“You do realize what you’re saying, right? I’ll give you five minutes to retract that statement, because if you don’t, and we do have another son, I’m going to hold you to it.” Bless her sweet heart. My wife is so UN-dorky she had absolutely no idea.

The five minutes came and went, no retraction. We went through the entire meal, and still she could not figure out what elicited that response in me. Afterwards, driving home I had to come clean and tell her. “Oh no. Oh no, no, no, no, no, no, no” she said after realizing her drastic error. But it was too late. The window for retraction had passed. The die was cast. She couldn’t make a legitimate claim that minus the pop-culture, superhero association, she didn’t like the SOUND of “Logan Peter”. She was committed. And wouldn’t you know it? We ARE having #3, and it IS a boy.

There are so many things WRONG about this, don't even get me started.

In all honesty I have no desire to actually name my child after superheroes. Even in my Dorkdaddy-opinion, Nicolas Cage crossed a line when he named his son “Kal-El” (Superman’s Kryptonian birth-name). But I’m very happy to use my wife’s favorite grandfather’s name along with another name we both like the sound of. That’s a perfectly rational, normal way to name a child. But when those names coincidentally are the very same names as two superheroes I have had a better-than-healthy relationship with all my life, most people would assume I went the Nicolas Cage route, rather than the rational, normal route.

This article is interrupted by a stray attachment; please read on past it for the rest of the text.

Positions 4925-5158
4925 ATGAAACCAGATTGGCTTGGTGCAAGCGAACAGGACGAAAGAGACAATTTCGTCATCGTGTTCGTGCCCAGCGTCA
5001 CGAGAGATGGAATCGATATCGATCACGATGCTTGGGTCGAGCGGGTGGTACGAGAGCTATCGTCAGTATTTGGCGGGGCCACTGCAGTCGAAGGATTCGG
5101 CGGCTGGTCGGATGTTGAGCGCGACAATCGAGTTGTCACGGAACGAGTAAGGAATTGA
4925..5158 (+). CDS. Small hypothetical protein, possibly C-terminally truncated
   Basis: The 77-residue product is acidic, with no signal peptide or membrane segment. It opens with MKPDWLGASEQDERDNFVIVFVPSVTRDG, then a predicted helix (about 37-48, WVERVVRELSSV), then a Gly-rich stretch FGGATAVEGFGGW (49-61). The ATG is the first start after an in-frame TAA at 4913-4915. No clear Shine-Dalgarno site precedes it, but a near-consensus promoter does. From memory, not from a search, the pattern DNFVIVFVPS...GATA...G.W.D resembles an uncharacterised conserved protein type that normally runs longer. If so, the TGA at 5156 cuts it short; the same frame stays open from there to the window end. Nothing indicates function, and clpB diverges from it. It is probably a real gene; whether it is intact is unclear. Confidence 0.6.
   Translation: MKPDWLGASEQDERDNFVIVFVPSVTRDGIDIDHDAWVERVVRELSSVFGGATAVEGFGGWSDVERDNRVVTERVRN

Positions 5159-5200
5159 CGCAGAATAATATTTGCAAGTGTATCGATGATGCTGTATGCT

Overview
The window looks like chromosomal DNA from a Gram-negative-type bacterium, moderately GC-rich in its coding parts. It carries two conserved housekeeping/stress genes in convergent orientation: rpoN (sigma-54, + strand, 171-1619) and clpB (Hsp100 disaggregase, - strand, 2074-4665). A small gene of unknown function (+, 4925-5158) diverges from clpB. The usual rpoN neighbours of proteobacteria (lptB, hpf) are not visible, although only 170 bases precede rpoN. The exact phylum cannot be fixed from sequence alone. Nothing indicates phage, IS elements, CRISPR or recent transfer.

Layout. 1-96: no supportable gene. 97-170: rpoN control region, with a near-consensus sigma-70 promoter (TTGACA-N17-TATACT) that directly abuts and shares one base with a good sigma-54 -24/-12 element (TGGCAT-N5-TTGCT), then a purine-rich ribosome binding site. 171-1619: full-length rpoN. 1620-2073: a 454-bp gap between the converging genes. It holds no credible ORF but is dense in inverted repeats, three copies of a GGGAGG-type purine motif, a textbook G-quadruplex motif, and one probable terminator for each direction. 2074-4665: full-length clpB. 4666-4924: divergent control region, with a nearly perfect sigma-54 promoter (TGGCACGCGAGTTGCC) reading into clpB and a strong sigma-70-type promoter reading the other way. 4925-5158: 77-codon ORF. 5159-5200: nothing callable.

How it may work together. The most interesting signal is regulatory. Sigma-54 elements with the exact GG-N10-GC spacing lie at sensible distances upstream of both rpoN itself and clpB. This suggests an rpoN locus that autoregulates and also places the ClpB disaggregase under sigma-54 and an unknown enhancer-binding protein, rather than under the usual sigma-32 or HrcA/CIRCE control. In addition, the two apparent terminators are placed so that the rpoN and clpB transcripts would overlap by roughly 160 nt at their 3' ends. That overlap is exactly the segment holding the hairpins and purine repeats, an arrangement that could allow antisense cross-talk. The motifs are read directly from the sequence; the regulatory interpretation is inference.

As it stands we are still not settled on “Logan Peter” for the son that will make his arrival very soon, precisely because of the association with those superheroes and my better-than-healthy relationship to those same superheroes. But in all honesty, there are no other contenders. “Logan Peter” is polling way out ahead of all the other contenders at the Iowa Caucus. Sure it has some baggage that voters (me and my wife) will have to get past, but looking at all the other candidates it really is the frontrunner.

Just under eight weeks before the election, and the nomination is all but cinched.

“Logan Peter” in 2012.

-Dork Dad

(as always your reactions and comments are welcome below)